The effects of spatial turn and digitalization on future learning and teaching in higher education have been addressed in a design thinking workshop. Four prototypes have been designed to re-think learning scenarios, learning spaces, the support of lifelong learning, and the training of lecturers. The prototypes are partially utopian but can be used in a constructive way. The requirements of spatial turn and digitalization and design thinking as a method—including the developed prototypical ideas as well as the experiences of presenting the prototypes to all members of the university and using them as initiators of an organizational development process—are presented and discussed.
With the growth of institutions providing online learning environments, administrators and educators need strategies to support students with disabilities. The purpose of this literature review is to identify optimal accessibility standards for meeting the needs of online students with disabilities. This article will share some helpful practices that could be used to create greater access for students. Some of the practices identified include universal design elements in the online environment to increase access for all students, accommodations for individual students, and authentic assessment. Future research should be conducted to evaluate these strategies and track the longitudinal academic gains of students with disabilities who receive them.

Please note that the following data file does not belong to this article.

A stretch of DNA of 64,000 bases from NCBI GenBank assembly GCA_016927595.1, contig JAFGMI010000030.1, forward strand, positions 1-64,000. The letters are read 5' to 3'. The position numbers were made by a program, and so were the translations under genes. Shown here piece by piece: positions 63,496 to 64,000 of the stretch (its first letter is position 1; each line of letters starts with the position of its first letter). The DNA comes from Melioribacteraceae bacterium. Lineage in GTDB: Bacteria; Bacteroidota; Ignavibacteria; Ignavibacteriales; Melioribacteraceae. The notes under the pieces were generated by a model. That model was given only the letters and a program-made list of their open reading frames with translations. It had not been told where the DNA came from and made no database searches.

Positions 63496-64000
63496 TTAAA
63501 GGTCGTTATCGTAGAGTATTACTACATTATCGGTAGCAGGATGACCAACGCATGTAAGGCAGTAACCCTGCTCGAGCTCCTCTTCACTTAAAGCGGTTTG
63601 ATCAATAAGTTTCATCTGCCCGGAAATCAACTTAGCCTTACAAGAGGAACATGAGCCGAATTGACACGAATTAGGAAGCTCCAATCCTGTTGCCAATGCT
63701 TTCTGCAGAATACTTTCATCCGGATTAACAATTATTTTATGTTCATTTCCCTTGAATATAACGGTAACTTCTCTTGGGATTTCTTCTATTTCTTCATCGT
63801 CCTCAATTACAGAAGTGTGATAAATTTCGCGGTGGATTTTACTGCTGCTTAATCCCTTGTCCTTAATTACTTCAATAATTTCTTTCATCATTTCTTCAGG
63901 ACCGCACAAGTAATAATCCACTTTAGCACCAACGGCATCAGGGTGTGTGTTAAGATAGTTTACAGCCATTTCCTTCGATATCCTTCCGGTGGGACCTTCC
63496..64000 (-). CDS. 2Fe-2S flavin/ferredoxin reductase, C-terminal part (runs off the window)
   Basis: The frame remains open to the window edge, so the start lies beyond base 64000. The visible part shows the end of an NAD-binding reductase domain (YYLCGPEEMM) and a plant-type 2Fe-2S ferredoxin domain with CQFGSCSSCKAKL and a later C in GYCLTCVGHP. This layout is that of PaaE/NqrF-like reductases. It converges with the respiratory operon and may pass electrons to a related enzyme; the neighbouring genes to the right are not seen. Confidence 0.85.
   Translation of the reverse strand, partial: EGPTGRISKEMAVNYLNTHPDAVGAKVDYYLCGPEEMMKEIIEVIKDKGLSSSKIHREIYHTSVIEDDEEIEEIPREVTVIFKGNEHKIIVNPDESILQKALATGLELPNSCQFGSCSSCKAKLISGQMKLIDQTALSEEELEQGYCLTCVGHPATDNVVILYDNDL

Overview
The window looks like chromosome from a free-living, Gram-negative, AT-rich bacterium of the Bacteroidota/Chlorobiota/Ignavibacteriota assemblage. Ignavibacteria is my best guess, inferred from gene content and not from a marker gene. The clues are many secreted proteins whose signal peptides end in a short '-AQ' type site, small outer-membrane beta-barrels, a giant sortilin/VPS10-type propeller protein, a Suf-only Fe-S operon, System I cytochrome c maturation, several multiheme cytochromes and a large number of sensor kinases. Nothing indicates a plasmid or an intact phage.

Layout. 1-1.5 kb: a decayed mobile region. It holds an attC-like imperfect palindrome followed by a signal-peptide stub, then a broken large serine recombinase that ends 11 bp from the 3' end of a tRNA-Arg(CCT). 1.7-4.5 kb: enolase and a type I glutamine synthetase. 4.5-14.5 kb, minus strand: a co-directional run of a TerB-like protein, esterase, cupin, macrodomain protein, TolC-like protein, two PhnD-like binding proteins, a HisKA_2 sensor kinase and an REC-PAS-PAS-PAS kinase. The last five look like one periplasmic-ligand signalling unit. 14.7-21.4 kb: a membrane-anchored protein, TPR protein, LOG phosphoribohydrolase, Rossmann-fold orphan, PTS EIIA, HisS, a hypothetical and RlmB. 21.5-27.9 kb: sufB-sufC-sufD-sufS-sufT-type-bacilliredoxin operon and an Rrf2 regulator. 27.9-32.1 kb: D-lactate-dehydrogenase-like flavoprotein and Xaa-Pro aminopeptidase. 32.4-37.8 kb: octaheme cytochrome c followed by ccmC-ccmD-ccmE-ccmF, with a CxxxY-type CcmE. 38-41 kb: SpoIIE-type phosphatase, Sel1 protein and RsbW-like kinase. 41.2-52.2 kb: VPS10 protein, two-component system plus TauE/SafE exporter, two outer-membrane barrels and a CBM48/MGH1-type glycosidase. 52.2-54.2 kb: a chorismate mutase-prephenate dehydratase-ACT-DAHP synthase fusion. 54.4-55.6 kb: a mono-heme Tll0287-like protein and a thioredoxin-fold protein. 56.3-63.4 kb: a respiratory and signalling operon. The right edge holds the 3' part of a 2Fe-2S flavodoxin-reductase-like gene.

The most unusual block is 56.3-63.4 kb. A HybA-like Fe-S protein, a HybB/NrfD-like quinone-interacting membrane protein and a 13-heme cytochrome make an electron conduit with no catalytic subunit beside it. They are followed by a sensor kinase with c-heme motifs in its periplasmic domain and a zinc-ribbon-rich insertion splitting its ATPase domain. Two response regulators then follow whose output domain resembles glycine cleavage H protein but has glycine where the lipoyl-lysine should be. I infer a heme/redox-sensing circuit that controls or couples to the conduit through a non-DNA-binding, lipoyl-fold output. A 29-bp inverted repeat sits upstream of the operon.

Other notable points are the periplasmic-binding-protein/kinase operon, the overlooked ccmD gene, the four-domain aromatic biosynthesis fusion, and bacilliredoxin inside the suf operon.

A frequent concern among any group of teachers is how to enhance learning by increasing student engagement, particularly in the secondary classroom. Although some argue that technology is interfering with student engagement, particularly in schools with a one-to-one device ratio and a “bring your own device” policy, the same technology that may offer individual distraction can be harnessed to address the issue of student engagement. Deliberate use of open-ended weekly reflections using Google Forms offers students an opportunity to interact with the curriculum and take ownership of their own learning. Questions such as, “What have you learned this week?” and “What haven’t you learned or are still confused by this week?” provide a virtual exit ticket, while questions such as, “Is there anything you want me to know?” offer students the opportunity to speak openly about group work, social concerns, and topics of interest to them, and the data collected offer teachers valuable insight for shaping pedagogy and deepening relationships with students. This paper will explore action research into this strategy conducted over two semesters with secondary students in a freshman English course at a Project-Based-Learning high school.